Sending Christmas postal cardsPublished 9:45am Saturday, December 17, 2011
Editor’s note: This is the first of a two-part series.
About a century ago people had the option of sending Christmas greetings to friends and relatives two ways in the mail. One way was the traditional card inside an envelope. The second one was to use a postal card with the seasonal scene on one side and divided spaces for the address of the recipient and a short message on the other side.
Proof of this second once popular option is in the archives of the Freeborn County Historical Museum. An old shoe box contains at least 150 of these cards from the past. And a real bonus factor is based on these cards with their Christmas themes costing only a penny each to mail to addresses locally or anywhere else in the nation. To prove their real age, some of the cards have postmarks dated 1911.
The addresses for the recipients of the Christmas postal cards were certainly simpler a century ago. There were no zip codes and in situations, even in Albert Lea, there might be just a street name with no house number. After all, the mailman in those days supposedly knew everyone on his route. For smaller communities all that was needed was the name of the recipient and his or her town and state.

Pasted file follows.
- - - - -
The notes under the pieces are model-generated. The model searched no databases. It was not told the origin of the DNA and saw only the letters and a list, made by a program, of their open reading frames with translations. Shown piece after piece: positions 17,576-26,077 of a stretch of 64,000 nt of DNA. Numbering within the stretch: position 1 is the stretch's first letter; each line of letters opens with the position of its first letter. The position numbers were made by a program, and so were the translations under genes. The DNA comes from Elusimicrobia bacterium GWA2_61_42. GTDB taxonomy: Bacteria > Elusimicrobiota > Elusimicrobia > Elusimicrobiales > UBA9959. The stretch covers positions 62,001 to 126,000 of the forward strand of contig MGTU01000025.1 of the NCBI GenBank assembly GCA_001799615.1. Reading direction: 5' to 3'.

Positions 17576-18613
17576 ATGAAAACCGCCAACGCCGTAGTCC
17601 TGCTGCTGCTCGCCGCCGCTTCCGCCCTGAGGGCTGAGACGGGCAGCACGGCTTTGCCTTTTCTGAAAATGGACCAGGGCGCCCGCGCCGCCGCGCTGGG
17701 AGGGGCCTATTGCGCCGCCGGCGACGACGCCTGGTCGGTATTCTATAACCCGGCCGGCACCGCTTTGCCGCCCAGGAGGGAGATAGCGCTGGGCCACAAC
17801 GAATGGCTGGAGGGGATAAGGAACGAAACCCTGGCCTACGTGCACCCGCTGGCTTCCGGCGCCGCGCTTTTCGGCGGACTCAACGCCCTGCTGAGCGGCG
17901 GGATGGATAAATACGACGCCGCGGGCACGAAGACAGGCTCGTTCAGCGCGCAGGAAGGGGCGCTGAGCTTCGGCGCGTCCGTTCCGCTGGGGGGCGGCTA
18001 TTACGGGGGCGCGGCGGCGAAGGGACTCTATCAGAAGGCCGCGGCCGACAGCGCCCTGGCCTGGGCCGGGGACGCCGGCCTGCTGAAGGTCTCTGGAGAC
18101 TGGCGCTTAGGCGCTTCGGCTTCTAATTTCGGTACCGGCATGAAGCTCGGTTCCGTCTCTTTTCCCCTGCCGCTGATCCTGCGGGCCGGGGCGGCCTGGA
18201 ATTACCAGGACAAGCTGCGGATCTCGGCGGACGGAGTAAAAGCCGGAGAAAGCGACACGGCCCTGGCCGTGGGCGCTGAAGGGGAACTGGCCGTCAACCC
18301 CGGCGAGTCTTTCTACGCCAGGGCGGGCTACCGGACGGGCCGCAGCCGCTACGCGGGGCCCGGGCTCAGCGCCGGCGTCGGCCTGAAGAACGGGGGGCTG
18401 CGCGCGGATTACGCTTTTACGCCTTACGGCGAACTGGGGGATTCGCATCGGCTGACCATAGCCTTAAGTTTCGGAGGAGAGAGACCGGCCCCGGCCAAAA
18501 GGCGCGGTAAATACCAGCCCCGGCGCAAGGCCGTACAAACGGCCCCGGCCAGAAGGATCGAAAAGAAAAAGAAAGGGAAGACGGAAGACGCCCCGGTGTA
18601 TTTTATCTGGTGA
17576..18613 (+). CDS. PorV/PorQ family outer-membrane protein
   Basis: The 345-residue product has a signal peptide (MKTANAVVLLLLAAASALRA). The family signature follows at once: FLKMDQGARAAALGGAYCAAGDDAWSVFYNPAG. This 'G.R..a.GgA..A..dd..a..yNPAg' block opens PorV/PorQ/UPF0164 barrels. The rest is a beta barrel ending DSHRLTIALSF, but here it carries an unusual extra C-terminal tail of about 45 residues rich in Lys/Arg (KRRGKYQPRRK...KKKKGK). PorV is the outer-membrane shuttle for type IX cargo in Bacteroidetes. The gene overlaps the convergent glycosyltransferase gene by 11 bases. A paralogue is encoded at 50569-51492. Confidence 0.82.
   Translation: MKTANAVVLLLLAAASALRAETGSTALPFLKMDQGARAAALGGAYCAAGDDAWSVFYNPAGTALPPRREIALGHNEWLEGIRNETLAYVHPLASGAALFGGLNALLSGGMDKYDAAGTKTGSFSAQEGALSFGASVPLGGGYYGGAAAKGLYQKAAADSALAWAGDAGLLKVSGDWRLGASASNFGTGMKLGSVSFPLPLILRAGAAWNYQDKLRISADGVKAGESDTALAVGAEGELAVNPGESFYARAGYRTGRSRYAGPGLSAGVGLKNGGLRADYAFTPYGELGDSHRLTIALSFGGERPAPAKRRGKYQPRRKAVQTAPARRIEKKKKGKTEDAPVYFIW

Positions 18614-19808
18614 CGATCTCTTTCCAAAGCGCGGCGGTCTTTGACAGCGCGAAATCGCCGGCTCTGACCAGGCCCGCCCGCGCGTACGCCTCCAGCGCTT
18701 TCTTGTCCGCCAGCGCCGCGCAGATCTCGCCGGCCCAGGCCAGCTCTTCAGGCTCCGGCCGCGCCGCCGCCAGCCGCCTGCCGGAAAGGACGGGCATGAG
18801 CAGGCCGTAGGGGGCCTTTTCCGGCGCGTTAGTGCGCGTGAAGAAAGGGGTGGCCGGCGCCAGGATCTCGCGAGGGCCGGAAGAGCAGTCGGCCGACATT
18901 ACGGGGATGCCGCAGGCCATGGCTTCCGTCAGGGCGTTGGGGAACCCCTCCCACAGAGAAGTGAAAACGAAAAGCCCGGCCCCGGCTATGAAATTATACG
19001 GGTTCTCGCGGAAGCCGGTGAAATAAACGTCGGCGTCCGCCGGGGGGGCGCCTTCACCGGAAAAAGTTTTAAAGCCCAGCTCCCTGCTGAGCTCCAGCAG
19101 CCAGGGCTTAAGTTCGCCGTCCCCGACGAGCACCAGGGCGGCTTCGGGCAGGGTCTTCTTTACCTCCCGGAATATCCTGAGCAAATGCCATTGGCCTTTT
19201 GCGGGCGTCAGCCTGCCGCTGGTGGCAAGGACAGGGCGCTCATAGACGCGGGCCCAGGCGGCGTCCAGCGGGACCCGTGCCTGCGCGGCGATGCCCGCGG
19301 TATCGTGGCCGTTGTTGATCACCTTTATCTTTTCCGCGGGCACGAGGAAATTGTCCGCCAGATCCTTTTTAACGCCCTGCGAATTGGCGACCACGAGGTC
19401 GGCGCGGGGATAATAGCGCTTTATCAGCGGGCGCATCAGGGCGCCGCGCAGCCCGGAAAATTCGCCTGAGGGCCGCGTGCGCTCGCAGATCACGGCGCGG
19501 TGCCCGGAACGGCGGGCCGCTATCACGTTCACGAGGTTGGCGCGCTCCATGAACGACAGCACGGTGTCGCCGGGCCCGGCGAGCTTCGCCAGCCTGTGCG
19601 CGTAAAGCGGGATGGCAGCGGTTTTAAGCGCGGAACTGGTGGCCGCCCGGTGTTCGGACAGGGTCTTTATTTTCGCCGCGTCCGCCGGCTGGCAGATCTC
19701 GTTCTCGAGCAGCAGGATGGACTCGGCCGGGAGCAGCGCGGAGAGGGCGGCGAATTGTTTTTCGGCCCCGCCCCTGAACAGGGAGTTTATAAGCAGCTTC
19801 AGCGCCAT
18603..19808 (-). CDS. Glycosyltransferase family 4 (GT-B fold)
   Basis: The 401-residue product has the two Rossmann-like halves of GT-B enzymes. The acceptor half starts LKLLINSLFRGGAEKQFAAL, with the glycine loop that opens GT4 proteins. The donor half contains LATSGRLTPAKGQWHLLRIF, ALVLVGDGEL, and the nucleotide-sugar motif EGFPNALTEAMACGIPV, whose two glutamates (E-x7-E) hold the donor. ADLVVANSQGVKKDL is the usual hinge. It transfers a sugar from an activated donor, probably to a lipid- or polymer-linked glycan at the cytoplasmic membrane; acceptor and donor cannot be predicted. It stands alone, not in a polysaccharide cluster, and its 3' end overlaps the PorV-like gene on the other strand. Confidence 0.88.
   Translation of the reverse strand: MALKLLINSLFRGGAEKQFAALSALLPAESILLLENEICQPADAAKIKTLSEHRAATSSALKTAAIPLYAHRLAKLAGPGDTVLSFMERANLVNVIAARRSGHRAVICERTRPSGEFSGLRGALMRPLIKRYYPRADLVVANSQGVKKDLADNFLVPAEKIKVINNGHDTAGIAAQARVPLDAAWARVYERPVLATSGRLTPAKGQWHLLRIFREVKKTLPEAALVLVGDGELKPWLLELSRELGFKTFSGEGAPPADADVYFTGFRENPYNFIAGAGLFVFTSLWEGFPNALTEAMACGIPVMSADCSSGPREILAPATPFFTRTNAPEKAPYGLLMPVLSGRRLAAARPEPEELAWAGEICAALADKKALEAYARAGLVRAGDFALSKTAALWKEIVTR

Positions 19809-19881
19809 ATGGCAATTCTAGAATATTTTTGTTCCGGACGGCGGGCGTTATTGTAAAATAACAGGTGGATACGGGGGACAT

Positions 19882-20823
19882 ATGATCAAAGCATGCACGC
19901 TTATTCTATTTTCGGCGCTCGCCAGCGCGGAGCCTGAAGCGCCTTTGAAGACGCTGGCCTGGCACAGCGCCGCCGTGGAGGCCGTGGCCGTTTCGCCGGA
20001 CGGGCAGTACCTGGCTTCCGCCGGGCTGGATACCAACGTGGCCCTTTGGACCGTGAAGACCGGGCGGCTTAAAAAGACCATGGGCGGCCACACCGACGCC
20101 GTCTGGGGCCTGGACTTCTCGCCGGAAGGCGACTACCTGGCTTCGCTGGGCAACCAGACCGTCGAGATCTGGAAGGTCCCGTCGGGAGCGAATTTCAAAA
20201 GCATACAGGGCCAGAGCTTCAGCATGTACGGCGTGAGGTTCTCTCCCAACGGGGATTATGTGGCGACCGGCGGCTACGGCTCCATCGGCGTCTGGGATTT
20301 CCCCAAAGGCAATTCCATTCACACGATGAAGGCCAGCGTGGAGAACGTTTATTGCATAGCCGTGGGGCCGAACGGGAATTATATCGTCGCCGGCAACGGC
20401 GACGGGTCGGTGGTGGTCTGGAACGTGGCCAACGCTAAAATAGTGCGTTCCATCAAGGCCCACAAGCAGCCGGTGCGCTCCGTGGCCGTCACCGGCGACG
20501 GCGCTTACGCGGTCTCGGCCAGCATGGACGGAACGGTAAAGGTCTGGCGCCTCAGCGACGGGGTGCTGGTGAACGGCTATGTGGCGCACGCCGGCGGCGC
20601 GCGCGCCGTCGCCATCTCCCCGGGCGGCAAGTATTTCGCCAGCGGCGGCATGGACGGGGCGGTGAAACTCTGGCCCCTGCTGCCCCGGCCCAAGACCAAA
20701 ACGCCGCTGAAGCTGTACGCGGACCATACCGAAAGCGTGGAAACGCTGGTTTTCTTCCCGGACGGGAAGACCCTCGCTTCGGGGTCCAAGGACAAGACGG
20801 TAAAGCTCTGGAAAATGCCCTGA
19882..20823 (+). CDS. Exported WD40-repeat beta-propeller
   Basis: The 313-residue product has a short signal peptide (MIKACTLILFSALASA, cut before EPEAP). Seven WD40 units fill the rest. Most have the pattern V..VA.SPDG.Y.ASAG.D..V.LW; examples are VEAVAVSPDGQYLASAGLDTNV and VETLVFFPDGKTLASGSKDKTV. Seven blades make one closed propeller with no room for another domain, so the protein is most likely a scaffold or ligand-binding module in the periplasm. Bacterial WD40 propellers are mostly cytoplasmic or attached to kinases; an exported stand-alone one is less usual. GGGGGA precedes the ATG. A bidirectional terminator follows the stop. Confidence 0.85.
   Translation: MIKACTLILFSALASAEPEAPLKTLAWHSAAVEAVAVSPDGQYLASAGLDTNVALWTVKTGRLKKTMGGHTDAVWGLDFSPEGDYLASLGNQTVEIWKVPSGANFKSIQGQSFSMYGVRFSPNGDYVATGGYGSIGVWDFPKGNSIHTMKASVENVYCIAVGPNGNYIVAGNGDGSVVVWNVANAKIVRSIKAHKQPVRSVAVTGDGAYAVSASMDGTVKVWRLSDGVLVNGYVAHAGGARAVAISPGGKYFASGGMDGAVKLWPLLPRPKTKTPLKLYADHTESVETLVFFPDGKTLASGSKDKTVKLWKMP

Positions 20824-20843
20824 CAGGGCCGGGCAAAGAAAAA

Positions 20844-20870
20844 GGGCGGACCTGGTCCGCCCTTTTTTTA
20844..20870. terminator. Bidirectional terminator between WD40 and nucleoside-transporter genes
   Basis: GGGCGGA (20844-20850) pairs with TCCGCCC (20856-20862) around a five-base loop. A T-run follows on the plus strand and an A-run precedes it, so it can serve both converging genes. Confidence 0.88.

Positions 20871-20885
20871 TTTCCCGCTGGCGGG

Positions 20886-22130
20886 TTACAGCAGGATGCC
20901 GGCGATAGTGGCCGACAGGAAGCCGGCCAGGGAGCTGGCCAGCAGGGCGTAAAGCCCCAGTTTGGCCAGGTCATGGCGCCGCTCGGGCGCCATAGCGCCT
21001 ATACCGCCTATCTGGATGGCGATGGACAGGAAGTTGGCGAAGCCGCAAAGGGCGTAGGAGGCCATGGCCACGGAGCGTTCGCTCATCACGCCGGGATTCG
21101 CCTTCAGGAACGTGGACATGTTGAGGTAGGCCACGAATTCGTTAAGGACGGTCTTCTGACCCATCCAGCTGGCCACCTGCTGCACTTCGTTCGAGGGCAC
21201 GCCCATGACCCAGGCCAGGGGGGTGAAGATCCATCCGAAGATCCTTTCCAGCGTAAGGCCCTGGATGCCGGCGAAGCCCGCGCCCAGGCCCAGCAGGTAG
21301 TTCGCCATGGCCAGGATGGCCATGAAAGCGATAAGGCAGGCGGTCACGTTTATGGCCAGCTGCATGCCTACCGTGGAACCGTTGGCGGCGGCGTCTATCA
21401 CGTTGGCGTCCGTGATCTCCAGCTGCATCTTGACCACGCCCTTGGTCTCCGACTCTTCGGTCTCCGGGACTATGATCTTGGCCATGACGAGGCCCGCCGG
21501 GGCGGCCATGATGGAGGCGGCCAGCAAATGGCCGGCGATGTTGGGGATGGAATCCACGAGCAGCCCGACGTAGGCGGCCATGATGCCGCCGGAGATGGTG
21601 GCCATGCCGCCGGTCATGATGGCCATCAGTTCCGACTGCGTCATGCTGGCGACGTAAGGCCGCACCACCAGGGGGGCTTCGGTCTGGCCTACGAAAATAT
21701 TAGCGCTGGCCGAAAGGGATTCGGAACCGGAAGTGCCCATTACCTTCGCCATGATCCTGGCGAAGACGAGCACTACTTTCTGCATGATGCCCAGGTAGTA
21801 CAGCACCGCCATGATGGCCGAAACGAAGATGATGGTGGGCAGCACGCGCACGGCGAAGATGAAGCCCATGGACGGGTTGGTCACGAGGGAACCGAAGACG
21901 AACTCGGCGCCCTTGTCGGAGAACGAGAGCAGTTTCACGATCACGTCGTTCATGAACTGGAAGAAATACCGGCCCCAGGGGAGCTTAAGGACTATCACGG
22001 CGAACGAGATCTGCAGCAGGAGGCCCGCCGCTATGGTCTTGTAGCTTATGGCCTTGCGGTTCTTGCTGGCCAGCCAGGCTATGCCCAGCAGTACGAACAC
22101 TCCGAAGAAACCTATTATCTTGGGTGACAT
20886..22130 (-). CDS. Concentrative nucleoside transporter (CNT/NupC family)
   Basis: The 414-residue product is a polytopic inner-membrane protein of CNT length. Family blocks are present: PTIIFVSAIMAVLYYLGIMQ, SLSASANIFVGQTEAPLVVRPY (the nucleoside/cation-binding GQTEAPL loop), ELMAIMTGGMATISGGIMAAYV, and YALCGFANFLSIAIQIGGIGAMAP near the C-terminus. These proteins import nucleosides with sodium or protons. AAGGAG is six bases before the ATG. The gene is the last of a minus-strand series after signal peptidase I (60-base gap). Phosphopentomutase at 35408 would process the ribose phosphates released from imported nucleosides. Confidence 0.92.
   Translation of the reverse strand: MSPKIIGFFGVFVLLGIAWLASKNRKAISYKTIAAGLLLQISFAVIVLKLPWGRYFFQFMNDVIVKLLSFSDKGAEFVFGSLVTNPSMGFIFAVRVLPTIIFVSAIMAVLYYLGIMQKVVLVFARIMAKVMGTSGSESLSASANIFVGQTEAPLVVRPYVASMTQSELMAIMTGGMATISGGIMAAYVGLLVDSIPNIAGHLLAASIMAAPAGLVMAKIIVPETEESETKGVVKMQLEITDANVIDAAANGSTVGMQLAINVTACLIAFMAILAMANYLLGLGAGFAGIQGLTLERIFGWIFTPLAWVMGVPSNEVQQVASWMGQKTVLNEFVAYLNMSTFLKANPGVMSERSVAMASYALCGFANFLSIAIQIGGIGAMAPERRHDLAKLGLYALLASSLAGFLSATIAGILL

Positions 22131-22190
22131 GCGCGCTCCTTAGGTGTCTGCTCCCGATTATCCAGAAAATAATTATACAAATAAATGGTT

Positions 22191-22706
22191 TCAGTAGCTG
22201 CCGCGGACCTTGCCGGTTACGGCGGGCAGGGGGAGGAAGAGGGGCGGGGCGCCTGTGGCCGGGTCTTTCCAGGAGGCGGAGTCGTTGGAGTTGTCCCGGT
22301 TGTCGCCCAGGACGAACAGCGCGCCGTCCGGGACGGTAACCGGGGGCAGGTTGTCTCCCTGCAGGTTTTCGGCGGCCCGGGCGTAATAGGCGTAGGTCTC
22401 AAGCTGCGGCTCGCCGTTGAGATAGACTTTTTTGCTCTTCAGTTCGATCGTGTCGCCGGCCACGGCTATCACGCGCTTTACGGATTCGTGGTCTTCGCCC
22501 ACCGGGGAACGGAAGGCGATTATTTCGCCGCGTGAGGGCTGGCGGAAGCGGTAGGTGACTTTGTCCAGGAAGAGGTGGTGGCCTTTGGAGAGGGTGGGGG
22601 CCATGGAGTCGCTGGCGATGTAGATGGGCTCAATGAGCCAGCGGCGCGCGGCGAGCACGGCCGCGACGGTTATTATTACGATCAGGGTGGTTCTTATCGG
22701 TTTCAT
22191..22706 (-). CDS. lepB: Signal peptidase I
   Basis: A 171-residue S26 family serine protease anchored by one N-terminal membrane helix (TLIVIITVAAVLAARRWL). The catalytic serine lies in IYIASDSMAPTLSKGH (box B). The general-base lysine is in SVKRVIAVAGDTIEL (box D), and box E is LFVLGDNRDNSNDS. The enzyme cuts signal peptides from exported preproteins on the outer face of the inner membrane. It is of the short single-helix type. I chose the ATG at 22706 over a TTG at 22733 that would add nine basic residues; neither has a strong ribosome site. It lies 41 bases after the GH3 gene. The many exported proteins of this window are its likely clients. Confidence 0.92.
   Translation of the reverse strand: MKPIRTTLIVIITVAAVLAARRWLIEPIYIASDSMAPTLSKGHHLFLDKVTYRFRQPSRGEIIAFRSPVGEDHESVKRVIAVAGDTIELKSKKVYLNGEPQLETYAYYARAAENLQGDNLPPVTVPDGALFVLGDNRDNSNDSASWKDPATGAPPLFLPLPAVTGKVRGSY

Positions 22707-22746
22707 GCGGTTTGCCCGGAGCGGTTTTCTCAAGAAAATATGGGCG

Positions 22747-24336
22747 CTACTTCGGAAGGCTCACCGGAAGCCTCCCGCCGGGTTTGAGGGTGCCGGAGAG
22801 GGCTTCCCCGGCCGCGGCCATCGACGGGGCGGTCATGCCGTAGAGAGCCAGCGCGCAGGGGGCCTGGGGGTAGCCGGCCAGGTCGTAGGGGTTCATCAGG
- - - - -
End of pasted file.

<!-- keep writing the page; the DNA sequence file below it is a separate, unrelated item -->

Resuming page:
Another detail with Christmas postcards of the past was the postmarks. Many of the cards in the museum’s collection have postmarks and recipient’s addresses based on Albert Lea. This certainly emphasized the concept of local delivery. Also, several of the Christmas cards had postmarks for localities like Hartland, Myrtle and Clarks Grove.
One detail with postmarks from a century or so ago was based on the use of the date and sometimes even the time of the mailing. Several of the postcards in the museum’s collection have postmarks with the date of Dec. 24 and a p.m. time, clearly indicating rather late Christmas greetings for the recipients.
Next week: Christmas postal cards featuring children, plus information about a few of their favorite presents a century ago.
Cards courtesy Freeborn County Historical Museum